“Baseball at the Movies” and “Scribes and Mikemen” (the story of baseball writers and broadcasters) are two permanent exhibits located on the first floor of the new complex. In the library’s 48-seat Bullpen Theater, adjacent to the atrium lobby on the first floor, visitors can view a daily schedule of baseball films, videos, and special presentations.
Educational activities include the annual Symposium on Baseball and American Culture, which has been held since 1988. For three days in June 1998, scholars and students of the game came to the museum from all over the country to hear presentations on such weighty topics such as “What Constitutes a Good Baseball Town? An Analysis of One- and Two-Team Cities, 1946–1996,” “Women in the Stands: What Feminist Learning Theories Tell Us about Female Spectators,” “America’s Two National Pastimes?: Baseball and Sexuality,” and “The Myth of the Tools of Ignorance: Why Catchers make for the Best Communicators.”
“Among those in attendance was Eliot Asinoff, author of the classic Eight Men Out, a fictional account of the 1919 World Series “Black Sox” scandal. “The library is a national treasure,” Asinoff explained during a break between presentations. “I’ve used the collection here extensively, and I can’t see how anyone can write a good book about baseball without using it.”
Scholars and professional writers like Asinoff are not the only people who use the library. The estimated 65,000 requests for information the library receives annually come from grassroots fans, the media, genealogists, students of all ages, organized baseball administrators, the publishing and advertising industries, personnel from other libraries and museums, and even people working hard to have their attitudes adjusted.
“We do get calls from people in bars who disagree about something in baseball history and want us to give them the right answer,” Gates revealed. “We will take the time to do that.”
The finish of the World Series in October has no effect on the library’s workload. “There is no such thing as a slow time of the year for us,” Gates said. A librarian and a small staff of research assistants are available to assist patrons by telephone, email, letter, or in person. They urge scholars, students working on dissertations, and other researchers engaged in involved projects to make appointments well in advance. The library does wear many hats, but it still manages to find time to make daily tours available and each year to accommodate 19 student interns from universities around the country. “We want people not only to use our collection but to see it as well,” said Seeman. “We are totally outreach-oriented.”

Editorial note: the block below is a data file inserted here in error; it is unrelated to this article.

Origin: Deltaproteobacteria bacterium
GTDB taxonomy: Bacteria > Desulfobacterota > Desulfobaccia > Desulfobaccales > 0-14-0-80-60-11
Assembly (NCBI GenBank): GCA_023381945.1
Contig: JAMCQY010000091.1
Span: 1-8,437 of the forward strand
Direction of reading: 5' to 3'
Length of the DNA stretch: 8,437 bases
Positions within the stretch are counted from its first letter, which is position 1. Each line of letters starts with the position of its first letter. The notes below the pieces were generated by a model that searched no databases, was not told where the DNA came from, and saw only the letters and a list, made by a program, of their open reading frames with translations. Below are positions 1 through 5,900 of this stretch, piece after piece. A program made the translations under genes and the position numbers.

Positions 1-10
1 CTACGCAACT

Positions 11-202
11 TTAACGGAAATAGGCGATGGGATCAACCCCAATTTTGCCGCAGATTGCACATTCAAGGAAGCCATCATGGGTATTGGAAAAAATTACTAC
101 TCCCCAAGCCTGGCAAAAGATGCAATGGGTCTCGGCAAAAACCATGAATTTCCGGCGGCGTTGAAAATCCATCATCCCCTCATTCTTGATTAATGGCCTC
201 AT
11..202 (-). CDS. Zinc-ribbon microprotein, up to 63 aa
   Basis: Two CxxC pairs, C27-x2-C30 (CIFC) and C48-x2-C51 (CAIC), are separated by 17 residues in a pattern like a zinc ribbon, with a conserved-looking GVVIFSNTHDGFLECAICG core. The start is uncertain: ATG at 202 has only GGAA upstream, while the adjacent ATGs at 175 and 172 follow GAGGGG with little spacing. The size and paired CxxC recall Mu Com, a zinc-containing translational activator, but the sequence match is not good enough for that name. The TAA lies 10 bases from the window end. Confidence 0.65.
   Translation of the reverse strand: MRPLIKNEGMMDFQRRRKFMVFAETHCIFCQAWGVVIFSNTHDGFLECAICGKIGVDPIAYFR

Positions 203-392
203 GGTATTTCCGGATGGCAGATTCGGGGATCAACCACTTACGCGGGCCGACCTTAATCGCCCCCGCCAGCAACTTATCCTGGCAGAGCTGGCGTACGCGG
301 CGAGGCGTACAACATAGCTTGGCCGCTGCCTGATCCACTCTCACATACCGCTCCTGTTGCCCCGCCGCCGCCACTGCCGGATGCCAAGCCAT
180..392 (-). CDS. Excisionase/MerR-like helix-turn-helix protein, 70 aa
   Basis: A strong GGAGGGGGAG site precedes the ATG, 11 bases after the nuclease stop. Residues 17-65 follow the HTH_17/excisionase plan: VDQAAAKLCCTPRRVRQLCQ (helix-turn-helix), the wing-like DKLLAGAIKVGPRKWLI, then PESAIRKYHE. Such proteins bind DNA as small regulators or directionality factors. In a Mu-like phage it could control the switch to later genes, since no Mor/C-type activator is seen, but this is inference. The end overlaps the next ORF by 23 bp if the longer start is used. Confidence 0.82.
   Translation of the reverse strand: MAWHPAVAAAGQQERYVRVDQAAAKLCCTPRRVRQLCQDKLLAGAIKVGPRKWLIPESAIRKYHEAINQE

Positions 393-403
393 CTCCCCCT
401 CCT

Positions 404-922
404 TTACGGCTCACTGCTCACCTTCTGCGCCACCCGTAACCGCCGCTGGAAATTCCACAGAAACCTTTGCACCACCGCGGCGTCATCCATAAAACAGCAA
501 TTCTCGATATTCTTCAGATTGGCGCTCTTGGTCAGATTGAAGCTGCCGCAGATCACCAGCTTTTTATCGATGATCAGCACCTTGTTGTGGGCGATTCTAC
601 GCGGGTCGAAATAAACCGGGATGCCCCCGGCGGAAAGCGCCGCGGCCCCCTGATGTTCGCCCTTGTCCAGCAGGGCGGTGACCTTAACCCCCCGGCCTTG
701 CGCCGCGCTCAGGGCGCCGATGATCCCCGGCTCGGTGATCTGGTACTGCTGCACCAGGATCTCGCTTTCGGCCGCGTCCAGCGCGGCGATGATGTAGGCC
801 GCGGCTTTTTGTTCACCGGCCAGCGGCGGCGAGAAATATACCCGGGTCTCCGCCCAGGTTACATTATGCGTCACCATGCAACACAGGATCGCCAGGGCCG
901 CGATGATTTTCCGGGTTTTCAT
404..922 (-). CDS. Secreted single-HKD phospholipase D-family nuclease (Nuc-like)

To answer the flood of reference questions, the library staff makes use of a collection that seems overwhelming in scope. Their 35,000-volume book collection contains histories, encyclopedias, directories, biographies, poetry chapbooks, children’s literature, and much more. Periodicals run the gamut, from the specific (Baseball Digest and Baseball Magazine) to the general (Sport and Sports Illustrated). Newspapers date to the 19th century, while the clipping files cover the Negro Leagues, women players, international baseball, baseball and politics, and even the physics of the sport.
The score sheets document baseball’s greatest moments: Don Larsen’s perfect World Series game in 1956; Roger Maris’s 61st homer in the 1961 season and Hank Aaron’s 715th career homer, both of which broke Babe Ruth–held records; and Pete Rose’s 4,190th hit, which topped Ty Cobb’s seemingly invincible total.
Then there are baseball guides (for example, the baseball Blue, Red, and Green Books), team publications (programs, yearbooks, media guides, etc.), and players’ contracts from 1900 to the present, as well as day-to-day statistics for—believe it not—nearly all the professional major- and minor-league games ever played.
Rule books from the 1850s provide fascinating data on the baseball’s early evolution. In the baseball era that anarchists would have loved, every club had its own rule book, and before each game the opposing teams would huddle and organize a joint committee to decide on the rules to use for the game. The rules, in fact, varied from game to game.
The jewels of the game’s royalty are here, too—the papers of such important figures as baseball pioneer Abner Doubleday, writer Roger Angell, and former commissioner and judge Kenesaw Mountain Lanid. The papers of former baseball commissioner Bowie Kuhn, which the library acquired in 1997, are also part of the library’s collection.
The 3,000+ scrapbooks include many that are of more plebian origin. “The scrapbooks that the grassroots fans donate as just wonderful pieces of history, which is why we reject so little material that is offered to us,” Gates revealed. “We rely a lot on a network of fans to help us document the game. Our collection has been accumulated almost completely from donations.”
Yet despite the library’s aggressive collecting efforts and the strong support of the baseball world and its fans, the collection still has many holes and gaps. Not surprisingly, it contains no film of a complete game from the Negro Leagues. “We have just a few bites and pieces,” Gates said wistfully. “At this time, I doubt that a complete film exists.”
So how does the library catalog all of this material? The National Baseball Hall of Fame and Museum uses ABNER (American Baseball Network for Electronic Research) as its main form of online library cataloging. It holds about 30,000 of its 3 million records and can be found online at abner.baseballhalloffame.org/search.
Craig Muder, director of communications, said their current digitization project is under way.
“This will be a game-changer for us in terms of having access to the collection through baseballhall.org,” he said.